Select Walsh Miscellany



Here are some Walsh stories and accounts over the years:

Walsh in Somerset


The history of the Walsh family at Cathanger in Somerset seems to have begun with a Richard le Waleys who was lord of nearby Stowey in 1255. 

His descendant John Walsh was first reported as the master of the Cathanger estate around the year 1500.  His father Thomas and his wife Jane Broke died there.  The story goes that after his wife died, he took holy orders at the nearby abbey of Michelney and was subsequently expelled for raping Mary Clause there.  He then married her as his second wife and she gave him another son and two daughters.  

John, his son by his first wife, became Judge John Walsh, Justice of the Common Pleas in Henry VIII's time.  It was Judge John's daughter Jane who married Sir Edward Seymour, a son of the Lord Protector the Duke of Somerset.  John Walsh, the last male of the line, died in 1572 and Cathanger was sold around that time
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Walsh in Mayo

A pedigree of the Walshes of Tirawley in county Mayo "from whom most of the Walshes of Mayo seem to spring" was compiled in 1588 by Lawrence Walsh.  He showed them to have been descended from Haylen Brenach or Walensis, the son of Philip the Welshman, who had arrived in Ireland in 1170. 

While the Walsh surname was widespread throughout the county, the greatest concentrations were in the central plain in which the Normans had settled.   Griffiths Valuation in the mid 19th century in fact showed a strong concentration there and particularly in the civil parish of Killedan near Walshpool.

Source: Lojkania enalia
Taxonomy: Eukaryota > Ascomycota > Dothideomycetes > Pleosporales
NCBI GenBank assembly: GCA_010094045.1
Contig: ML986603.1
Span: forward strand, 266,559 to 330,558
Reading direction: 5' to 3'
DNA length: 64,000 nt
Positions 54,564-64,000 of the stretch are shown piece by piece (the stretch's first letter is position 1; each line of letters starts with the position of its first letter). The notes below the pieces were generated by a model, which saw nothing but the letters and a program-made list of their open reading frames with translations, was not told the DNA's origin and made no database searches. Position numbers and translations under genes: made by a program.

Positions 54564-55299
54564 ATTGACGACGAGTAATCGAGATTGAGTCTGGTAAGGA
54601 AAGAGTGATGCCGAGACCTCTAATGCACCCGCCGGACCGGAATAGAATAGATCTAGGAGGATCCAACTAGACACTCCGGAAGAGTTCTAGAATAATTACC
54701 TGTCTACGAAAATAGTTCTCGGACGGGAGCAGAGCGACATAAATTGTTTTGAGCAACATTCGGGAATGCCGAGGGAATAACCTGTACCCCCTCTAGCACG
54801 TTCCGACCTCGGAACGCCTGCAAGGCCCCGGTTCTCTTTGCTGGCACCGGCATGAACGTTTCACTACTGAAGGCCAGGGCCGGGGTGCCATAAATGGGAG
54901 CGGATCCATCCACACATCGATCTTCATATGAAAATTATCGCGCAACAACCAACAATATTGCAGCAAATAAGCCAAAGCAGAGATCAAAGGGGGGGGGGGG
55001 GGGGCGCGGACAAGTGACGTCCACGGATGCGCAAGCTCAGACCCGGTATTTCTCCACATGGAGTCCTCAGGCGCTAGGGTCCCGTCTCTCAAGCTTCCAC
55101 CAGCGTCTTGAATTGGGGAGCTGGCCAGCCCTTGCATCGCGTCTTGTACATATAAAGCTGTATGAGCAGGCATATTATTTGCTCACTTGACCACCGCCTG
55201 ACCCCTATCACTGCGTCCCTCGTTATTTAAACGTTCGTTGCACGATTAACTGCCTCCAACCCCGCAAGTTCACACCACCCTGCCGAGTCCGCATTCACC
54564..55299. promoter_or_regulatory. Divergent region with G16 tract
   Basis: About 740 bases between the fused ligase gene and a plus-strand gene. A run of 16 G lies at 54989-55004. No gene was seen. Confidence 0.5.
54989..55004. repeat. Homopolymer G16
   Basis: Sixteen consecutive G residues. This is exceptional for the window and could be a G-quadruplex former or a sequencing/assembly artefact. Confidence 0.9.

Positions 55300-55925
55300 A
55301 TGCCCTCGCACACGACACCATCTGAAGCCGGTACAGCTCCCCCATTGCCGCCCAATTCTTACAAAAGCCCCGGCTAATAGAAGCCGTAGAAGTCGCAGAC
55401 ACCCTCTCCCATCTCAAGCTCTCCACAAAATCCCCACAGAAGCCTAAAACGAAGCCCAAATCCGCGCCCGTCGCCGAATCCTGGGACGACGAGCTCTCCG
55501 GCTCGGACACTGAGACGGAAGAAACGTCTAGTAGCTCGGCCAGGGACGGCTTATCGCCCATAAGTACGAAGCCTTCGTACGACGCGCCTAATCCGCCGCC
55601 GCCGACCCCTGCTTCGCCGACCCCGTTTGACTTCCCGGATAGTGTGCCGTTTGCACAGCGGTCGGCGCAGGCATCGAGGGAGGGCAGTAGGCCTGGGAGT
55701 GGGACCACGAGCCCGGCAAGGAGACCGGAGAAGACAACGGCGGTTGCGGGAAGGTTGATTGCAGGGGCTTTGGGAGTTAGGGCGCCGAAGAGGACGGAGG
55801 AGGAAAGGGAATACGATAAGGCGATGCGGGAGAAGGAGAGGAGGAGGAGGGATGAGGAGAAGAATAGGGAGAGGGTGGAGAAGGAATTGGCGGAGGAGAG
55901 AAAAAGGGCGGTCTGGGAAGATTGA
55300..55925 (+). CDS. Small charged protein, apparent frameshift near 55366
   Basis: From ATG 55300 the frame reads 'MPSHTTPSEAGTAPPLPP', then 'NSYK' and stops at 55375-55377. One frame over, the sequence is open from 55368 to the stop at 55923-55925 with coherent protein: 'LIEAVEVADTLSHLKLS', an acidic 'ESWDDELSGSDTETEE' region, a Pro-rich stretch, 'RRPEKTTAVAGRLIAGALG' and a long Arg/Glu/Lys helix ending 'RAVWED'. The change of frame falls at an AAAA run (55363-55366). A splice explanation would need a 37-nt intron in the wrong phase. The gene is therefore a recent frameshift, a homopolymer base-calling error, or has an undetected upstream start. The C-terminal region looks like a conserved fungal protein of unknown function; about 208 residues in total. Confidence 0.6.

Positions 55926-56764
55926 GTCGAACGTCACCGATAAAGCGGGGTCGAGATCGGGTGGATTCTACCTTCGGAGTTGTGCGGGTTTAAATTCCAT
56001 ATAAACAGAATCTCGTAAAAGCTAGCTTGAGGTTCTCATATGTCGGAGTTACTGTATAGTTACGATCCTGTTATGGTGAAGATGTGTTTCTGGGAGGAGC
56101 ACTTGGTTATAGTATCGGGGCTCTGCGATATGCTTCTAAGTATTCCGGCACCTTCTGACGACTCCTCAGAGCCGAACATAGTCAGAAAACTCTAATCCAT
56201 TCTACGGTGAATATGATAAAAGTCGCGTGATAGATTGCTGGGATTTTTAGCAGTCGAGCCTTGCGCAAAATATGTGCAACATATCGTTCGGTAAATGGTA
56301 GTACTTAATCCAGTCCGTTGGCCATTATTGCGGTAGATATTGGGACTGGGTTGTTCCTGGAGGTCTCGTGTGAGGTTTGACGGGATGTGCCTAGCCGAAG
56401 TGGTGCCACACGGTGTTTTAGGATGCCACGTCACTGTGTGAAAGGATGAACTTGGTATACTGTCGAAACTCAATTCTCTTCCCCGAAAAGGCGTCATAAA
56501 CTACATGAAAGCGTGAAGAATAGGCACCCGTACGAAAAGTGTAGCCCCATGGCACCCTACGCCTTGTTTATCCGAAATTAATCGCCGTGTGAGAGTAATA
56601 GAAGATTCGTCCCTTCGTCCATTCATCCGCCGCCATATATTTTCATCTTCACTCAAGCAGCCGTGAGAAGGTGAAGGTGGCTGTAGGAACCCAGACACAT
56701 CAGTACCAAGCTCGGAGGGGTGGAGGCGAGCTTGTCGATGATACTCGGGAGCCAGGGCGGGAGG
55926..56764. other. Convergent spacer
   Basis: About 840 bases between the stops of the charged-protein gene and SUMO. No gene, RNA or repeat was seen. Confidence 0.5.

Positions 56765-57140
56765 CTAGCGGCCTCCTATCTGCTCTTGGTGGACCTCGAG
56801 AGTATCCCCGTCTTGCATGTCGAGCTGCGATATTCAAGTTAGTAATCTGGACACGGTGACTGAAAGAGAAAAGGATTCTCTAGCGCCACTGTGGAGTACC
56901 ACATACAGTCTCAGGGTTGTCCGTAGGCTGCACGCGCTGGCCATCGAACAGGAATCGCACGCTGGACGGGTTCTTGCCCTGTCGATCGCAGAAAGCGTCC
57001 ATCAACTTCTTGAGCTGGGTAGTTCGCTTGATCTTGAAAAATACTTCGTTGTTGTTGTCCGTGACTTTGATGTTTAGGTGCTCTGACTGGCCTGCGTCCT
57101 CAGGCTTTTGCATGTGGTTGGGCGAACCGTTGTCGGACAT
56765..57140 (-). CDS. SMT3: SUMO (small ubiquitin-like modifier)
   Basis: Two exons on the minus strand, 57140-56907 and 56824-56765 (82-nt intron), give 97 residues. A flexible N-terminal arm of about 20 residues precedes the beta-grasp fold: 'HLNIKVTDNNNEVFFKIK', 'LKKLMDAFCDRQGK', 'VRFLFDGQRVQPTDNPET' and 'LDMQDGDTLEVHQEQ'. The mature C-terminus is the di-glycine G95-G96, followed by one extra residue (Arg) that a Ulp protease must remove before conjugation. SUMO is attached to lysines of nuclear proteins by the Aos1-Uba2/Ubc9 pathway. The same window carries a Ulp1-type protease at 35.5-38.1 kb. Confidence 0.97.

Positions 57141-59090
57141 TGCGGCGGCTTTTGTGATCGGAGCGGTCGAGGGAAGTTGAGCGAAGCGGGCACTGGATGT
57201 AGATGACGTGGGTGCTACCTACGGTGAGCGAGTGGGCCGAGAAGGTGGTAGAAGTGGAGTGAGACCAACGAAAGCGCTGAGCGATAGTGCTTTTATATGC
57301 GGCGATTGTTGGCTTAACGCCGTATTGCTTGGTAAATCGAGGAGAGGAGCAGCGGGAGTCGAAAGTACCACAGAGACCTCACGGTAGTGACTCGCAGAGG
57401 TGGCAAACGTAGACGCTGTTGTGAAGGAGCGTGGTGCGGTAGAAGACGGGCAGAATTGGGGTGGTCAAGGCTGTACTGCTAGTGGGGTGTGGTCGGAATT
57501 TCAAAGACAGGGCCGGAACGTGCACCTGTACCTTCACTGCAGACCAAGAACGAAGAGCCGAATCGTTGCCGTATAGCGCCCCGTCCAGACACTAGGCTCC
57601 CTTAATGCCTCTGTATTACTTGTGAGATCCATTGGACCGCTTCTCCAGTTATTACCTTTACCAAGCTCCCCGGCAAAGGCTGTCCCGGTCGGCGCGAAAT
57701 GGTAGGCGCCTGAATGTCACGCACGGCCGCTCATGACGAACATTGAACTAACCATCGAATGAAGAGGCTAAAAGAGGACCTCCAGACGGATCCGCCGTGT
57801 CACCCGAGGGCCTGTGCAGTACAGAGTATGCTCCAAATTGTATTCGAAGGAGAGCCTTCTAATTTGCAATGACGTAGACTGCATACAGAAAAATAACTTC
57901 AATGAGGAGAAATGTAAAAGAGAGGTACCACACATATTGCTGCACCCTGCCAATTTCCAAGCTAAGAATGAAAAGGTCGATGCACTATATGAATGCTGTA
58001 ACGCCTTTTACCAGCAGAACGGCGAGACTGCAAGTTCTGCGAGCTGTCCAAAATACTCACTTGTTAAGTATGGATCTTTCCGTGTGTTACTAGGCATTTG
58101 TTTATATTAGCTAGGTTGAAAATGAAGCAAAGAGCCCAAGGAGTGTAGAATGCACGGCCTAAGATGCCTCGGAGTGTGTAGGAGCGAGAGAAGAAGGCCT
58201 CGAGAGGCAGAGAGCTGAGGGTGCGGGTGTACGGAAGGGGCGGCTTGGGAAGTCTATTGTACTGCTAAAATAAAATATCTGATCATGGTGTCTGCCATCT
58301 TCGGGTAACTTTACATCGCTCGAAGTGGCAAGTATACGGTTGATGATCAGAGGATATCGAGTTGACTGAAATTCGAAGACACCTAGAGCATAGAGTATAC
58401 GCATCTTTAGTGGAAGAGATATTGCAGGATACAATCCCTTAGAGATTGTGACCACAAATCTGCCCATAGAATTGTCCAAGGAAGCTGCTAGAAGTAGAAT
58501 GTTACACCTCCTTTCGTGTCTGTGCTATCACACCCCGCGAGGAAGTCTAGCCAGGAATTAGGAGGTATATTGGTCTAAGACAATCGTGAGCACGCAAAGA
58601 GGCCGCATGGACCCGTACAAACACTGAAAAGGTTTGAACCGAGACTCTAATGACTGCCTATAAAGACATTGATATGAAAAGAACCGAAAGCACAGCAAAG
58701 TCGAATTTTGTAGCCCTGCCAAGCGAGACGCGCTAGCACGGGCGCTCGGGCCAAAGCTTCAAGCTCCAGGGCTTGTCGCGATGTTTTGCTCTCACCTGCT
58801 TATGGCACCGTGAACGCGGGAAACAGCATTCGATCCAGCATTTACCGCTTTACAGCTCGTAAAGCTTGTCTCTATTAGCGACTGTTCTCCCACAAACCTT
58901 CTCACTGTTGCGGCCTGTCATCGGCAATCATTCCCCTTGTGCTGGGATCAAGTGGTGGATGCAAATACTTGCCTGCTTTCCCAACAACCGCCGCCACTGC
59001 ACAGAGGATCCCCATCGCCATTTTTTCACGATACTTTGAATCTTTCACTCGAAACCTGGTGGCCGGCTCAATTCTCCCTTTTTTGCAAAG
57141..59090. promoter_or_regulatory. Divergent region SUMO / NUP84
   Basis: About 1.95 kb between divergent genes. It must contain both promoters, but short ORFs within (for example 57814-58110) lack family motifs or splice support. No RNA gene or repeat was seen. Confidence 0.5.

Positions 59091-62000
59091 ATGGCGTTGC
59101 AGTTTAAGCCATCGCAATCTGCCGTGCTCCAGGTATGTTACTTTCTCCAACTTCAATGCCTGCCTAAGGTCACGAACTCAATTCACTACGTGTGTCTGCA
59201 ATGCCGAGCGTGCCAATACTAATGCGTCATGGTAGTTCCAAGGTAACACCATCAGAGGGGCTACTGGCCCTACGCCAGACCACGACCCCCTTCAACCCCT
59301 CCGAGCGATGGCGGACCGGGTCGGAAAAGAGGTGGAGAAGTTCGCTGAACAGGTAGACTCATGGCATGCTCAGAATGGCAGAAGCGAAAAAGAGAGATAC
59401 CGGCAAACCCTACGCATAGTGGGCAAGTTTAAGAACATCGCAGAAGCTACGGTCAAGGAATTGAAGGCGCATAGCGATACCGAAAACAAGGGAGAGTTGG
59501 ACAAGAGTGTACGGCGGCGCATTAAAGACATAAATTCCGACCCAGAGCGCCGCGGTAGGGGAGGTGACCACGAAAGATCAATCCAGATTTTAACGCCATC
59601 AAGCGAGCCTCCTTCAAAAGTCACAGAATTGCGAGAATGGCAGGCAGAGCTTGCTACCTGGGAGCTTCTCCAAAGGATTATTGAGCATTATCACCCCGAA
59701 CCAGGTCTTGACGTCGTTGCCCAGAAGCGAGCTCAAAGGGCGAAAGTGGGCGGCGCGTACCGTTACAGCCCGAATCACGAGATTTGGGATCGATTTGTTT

About ninety per cent of the bearers of the surname in Mayo now spell the surname as Walsh.  A further nine presently use the form Walshe, while an anglicized version of Breathnach – Brannick - is borne by some families.  The pronunciation of the surname is more akin to ‘Welch’ (or 'Welsh') than ‘Walsh’ in the Mayo accent.



The Walshes of Balygunner


A Walsh family was said to have been established by the 14th century at Ballygunner in county Waterford.  They held an estate of near 2,000 acres a few miles southeast of Waterford City.   The townlands of Ballgunner More, Ballygunner Temple and Ballygunner Castle marked their location.  They were known as Walsh "of the Island," as having come originally from "the Great Island" in county Wexford east of the Waterford City across the bay.  

There seems to have been a succession of knights in the family beginning with Sir Patrick Walsh around 1550.  There was a Sir Robert in 1614 and a Sir James an MP in 1634.  A later Sir Robert lost the property as an Irish Catholic in Cromwell's time, but had it restored when Charles II came back.  However, after the Jacobite loss in 1690, the estates were all confiscated
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The Walshes of Cape Broyle

John and Ellen Walsh, natives of Wexford, came to Newfoundland in the late spring of 1785.  The Arctic ice had forced their vessel into Petty Harbour where John hauled his wife ashore on a home-made sled and they were made welcome.